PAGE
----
Email remains the number one cause of data breaches against organizations globally; but the ways in which attackers are attempting to gain access to your data are changing rapidly. People, not systems, are now the biggest target for cyber-attackers, and so businesses must put protecting their people at the forefront of their security strategy.
To discuss these issues, and more, we spoke with Ryan Kalember, EVP, Cybersecurity Strategy at leading data and email security vendor Proofpoint. Kalember has over 20-years’ experience in InfoSec, and for five years has worked at the forefront of Proofpoint’s cybersecurity strategy operations.
Proofpoint is one of the world’s largest email-focused security platforms, securing more than 100 million inboxes around the world. In the 18 years Proofpoint has operated, email threats have changed dramatically. In Proofpoint’s earliest days, spam was the biggest email pain point, in a threat landscape focused mostly on browser insecurities. However, in the early 2010s, email threats began to increase, as attackers targeted vulnerabilities in operating systems with malicious attachments and URLs.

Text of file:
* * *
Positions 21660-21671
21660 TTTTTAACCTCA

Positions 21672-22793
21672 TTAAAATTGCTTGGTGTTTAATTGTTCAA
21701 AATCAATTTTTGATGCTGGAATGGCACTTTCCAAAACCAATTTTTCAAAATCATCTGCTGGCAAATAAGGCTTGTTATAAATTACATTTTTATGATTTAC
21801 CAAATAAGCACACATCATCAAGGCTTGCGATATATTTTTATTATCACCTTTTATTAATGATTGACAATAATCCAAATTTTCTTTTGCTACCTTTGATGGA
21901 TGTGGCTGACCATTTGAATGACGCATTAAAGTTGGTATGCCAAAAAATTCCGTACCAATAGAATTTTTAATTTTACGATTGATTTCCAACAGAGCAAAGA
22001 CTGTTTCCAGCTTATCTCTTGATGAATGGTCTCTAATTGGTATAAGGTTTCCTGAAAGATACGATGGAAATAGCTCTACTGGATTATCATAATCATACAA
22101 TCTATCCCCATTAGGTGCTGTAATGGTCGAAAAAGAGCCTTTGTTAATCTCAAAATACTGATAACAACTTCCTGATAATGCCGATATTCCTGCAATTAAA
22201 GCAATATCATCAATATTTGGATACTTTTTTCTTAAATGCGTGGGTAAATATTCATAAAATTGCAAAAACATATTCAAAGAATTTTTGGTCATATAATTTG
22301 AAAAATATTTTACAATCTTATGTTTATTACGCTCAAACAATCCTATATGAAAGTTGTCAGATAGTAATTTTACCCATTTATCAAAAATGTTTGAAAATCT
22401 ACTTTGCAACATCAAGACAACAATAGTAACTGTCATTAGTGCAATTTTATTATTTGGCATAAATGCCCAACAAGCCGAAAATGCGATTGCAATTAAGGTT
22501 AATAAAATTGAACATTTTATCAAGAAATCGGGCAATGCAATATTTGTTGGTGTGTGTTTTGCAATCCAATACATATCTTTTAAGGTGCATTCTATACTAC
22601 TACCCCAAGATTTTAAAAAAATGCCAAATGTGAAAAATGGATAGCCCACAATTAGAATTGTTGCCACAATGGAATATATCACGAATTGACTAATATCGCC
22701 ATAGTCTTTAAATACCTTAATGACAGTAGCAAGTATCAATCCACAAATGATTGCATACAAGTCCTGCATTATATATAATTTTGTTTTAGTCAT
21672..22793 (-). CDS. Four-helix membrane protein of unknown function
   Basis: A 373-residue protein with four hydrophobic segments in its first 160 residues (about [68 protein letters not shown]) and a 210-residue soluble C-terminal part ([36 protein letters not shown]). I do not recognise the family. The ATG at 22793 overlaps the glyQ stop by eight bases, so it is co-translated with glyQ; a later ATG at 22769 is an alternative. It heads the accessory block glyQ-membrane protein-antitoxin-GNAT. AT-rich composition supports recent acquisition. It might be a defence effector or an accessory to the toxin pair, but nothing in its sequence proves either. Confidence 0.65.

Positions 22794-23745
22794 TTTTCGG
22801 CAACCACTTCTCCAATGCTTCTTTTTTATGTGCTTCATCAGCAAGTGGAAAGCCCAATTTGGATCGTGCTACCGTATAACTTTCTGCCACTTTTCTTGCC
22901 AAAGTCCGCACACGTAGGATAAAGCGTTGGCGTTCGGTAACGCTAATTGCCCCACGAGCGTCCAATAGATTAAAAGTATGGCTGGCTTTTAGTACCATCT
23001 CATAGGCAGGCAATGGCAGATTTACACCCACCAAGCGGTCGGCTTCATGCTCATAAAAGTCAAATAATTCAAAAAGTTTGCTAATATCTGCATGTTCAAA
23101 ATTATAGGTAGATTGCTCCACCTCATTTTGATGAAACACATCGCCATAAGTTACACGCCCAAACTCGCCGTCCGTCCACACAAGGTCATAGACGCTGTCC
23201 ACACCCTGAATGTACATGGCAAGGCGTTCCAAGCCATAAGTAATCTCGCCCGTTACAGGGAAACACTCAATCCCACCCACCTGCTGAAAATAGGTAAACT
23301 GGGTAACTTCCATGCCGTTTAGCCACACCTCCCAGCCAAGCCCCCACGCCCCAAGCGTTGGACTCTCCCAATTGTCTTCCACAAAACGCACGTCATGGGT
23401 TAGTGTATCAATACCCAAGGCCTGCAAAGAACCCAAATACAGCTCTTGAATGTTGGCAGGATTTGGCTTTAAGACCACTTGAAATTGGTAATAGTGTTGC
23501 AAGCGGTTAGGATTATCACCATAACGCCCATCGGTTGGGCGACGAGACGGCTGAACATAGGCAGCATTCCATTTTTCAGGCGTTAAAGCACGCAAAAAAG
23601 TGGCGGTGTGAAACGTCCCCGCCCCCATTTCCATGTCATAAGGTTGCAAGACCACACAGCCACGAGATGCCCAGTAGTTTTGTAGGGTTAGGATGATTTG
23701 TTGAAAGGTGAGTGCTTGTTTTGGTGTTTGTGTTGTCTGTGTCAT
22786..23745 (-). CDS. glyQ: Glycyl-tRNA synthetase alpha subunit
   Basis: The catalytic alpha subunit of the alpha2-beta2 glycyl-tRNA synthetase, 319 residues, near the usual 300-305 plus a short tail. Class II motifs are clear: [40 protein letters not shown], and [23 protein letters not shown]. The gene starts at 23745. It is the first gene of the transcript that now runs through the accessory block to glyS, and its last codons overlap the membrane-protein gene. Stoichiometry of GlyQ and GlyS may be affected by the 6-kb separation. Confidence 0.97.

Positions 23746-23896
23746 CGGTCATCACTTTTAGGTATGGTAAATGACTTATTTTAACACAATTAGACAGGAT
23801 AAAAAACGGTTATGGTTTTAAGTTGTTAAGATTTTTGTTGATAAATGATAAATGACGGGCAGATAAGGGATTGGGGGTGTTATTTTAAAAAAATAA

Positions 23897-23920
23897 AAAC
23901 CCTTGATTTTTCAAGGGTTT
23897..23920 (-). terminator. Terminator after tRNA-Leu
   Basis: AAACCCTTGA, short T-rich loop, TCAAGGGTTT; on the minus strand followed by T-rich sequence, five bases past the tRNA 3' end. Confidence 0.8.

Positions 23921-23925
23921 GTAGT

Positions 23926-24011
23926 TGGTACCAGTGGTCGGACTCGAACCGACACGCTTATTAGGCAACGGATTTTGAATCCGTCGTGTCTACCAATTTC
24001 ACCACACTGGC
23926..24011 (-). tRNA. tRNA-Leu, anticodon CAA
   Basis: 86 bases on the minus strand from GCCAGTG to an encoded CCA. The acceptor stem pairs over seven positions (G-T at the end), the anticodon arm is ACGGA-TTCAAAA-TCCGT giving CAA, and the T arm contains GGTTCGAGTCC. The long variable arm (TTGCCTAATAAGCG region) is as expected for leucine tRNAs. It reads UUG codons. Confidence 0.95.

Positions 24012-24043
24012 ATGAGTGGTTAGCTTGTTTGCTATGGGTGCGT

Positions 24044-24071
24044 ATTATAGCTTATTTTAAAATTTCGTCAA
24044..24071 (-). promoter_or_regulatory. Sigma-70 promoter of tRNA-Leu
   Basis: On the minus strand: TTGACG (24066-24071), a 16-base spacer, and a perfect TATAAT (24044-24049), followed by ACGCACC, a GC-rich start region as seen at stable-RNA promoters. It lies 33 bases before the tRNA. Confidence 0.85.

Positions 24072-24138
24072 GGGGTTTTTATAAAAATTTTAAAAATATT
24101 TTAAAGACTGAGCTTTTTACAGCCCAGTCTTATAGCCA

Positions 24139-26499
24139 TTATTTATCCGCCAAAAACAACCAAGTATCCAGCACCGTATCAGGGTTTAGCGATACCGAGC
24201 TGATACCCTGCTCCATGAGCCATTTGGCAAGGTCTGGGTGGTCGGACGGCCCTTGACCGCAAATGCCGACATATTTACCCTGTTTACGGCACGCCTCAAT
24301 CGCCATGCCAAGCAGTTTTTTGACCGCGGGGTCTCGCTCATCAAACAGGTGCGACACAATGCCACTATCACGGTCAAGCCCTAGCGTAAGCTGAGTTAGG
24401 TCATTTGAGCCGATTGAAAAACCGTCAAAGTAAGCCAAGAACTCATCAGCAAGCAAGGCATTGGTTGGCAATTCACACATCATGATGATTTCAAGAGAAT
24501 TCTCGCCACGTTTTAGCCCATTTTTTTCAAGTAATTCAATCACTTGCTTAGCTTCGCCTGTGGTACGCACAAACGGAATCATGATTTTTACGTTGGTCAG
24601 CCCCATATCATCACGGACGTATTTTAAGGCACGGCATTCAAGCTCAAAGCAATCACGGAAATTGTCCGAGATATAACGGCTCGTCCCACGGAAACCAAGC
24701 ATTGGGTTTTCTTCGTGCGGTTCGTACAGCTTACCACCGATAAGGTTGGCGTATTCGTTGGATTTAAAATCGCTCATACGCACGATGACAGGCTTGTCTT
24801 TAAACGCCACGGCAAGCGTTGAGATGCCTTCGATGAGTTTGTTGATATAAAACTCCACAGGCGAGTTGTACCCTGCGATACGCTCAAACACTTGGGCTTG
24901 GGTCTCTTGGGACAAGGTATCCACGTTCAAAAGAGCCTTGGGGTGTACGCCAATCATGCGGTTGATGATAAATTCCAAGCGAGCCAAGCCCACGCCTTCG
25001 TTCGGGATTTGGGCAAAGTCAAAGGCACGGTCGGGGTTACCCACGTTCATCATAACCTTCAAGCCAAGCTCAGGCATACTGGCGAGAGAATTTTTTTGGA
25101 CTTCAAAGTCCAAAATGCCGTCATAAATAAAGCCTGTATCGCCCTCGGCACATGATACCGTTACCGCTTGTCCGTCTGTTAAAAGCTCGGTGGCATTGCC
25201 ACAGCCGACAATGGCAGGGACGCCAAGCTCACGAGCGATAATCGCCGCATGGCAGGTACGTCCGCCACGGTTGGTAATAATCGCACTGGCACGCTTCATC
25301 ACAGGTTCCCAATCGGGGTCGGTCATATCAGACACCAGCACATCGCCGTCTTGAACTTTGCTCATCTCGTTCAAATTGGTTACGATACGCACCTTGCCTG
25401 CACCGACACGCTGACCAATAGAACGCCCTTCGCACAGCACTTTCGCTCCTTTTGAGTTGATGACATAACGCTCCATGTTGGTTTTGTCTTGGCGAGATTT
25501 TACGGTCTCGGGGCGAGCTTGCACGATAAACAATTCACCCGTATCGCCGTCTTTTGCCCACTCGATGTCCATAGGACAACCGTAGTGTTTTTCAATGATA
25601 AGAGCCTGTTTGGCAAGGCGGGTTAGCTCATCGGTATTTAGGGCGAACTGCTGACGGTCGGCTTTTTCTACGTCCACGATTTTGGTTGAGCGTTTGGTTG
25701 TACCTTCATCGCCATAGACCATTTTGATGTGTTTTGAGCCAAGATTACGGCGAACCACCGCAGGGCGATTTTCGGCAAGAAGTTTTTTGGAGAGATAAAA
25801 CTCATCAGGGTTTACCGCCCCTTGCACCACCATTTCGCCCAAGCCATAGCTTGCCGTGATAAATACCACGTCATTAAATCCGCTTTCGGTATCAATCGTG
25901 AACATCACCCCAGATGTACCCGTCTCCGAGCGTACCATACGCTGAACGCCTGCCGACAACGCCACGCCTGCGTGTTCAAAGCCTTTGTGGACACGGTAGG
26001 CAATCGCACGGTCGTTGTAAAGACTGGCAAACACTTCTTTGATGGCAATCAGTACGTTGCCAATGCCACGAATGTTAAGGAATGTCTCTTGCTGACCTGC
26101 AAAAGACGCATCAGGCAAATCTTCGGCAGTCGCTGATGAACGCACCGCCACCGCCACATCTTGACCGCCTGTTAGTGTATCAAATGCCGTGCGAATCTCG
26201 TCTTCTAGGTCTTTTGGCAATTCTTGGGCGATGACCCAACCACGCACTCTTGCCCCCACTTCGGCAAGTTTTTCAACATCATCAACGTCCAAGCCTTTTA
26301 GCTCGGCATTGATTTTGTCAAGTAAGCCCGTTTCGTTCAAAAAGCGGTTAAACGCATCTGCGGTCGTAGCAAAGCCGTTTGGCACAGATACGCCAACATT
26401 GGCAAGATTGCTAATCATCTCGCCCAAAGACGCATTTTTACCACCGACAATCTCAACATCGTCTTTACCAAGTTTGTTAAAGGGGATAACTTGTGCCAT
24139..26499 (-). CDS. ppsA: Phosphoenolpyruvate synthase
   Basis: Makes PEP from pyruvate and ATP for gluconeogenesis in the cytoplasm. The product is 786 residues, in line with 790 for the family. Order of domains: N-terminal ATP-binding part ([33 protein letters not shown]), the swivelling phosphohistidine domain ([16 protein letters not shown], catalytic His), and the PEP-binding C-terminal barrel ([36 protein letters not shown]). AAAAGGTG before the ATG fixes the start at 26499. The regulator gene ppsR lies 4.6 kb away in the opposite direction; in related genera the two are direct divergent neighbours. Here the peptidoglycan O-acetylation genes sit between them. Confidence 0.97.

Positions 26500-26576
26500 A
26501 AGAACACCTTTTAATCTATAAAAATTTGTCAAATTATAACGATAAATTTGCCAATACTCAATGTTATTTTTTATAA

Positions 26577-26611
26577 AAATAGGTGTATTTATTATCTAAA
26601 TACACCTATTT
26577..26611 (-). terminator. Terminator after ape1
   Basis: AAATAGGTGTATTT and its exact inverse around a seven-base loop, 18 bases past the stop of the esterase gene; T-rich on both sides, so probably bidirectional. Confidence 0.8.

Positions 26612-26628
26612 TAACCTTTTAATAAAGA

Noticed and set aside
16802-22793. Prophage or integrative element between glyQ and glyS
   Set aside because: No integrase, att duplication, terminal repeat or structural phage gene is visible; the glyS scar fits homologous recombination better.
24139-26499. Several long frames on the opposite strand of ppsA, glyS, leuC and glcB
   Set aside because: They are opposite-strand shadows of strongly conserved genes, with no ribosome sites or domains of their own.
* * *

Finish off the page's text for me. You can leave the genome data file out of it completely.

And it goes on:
At the same time, the email security market saw rapid consolidation. Cisco acquired IronPort and Symantec acquired both BrightMail and MessageLabs, leaving Proofpoint one of the only publicly traded companies focused solely on investing in email security technologies. In 2014, Proofpoint began to strongly invest in sandboxing technologies and machine learning to help protect organizations from malicious attachments and social engineering attempts. Kalember argues this gave them a major advantage over other vendors, and helped to position them as a market leader in email security.